The Austrian Kelag likes to present itself as a modern company with the highest environmental and social standards. However, reality paints a quite different picture: the Kelag is a problematic company in the Balkans. For years, environmental organizations and local residents have been protesting against its hydropower projects and the behavior of its employees, especially in Kosovo and Bosnia-Herzegovina.
++ NGOs submit a complaint to the Bern Convention against Bosnia and Herzegovina for permitting dam-building on the pristine upper Neretva ++ A related complaint was submitted to the Energy Community Secretariat in August for failure to protect the pristine upper stretches of the river Neretva from eight planned hydropower projects. ++
Hydropower plants are one of the main causes for the decline of numerous fish species in the Mediterranean region. This is the result of a new study. In total, 251 endangered freshwater fish species along with their stock situation in rivers in the Mediterranean basin were recorded. The impact of existing and planned hydropower plants on these populations was also evaluated.
++ Parliament imposes construction freeze for hydropower projects ++ Tuesday night, the Parliament of the Federation of BiH decided on a moratorium on all new small hydropower projects in the country. This means that no more new plants will be approved, and projects that have already been approved will be audited to see whether or not their approval was legally admissible.
++ One of the largest science petitions in global freshwater ecology calls to stop Vjosa dam projects in Albania ++ Scientists demand Albanian government to respect scientific standards in Environmental Impact Assessment (EIA) for the Kalivaç hydropower project ++
++ First ever international Action Weeks for Balkan Rivers ++ People took to the streets in many countries of the Balkan region ++ They protested against the destruction of the last wild river landscapes in Europe ++ From July 6 to 16, 2019 around 1000 people took part in protests in Albania, Serbia, Montenegro, North Macedonia, Kosovo, Slovenia, Bosnia-Herzegovina and Greece against hydropower expansion on the Balkan rivers.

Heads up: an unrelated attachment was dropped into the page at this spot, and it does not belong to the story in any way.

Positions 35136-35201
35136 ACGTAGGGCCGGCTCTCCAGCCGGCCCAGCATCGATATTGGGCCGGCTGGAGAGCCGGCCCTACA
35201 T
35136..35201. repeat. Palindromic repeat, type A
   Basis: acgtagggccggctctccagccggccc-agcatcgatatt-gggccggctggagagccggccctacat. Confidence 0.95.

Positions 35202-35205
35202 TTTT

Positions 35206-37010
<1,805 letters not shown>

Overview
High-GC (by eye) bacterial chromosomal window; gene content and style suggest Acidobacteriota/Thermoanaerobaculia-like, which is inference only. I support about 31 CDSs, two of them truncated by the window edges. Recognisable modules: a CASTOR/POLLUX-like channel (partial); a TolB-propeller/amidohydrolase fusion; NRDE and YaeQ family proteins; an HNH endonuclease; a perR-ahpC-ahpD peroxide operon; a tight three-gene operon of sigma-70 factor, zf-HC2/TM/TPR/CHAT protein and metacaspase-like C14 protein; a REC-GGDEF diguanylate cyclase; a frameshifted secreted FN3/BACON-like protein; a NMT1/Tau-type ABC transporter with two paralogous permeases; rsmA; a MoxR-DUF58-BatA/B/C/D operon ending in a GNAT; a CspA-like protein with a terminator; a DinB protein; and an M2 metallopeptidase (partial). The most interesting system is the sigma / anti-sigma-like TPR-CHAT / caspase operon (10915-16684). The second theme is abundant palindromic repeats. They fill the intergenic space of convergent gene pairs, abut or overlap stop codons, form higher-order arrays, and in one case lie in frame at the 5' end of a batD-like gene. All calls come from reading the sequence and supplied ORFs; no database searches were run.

++ NGOs, government representatives, experts, hydropower developers and the local community discuss challenges and solutions at an international conference on nature protection and hydropower projects in North Macedonia ++ Yesterday, the first ever national approach for defining no-go zones for hydropower projects was presented at a conference in North Macedonia.
Today, the Energy Community Secretariat received a complaint against the Albanian Government. EcoAlbania, Riverwatch and EuroNatur – the three organisations behind the campaign for the protection of the Vjosa River in Albania – have raised concerns about the procedures for the Kalivaç and Poçem hydropower projects (HPP) not being in line with Energy Community rules.
Yesterday, around 5,000 people took to the streets in Belgrade to protest against the sell-off of the rivers in Serbia, particularly against the planned construction of hundreds of hydropower projects. More than 850 hydropower plants are officially planned in Serbia, about 200 of which within nature reserves such as national parks, nature parks, etc.
++ 80,000 kilometers of rivers in the Balkans scientifically assessed ++ 76 percent thereof identified as no-go zones for hydropower development ++ Switch in energy policy is necessary and possible ++ Three quarters of the rivers in the Balkans are ecologically so valuable, that they should be completely off limits for hydropower development. This is the conclusion of the Eco-Masterplan, which was published today.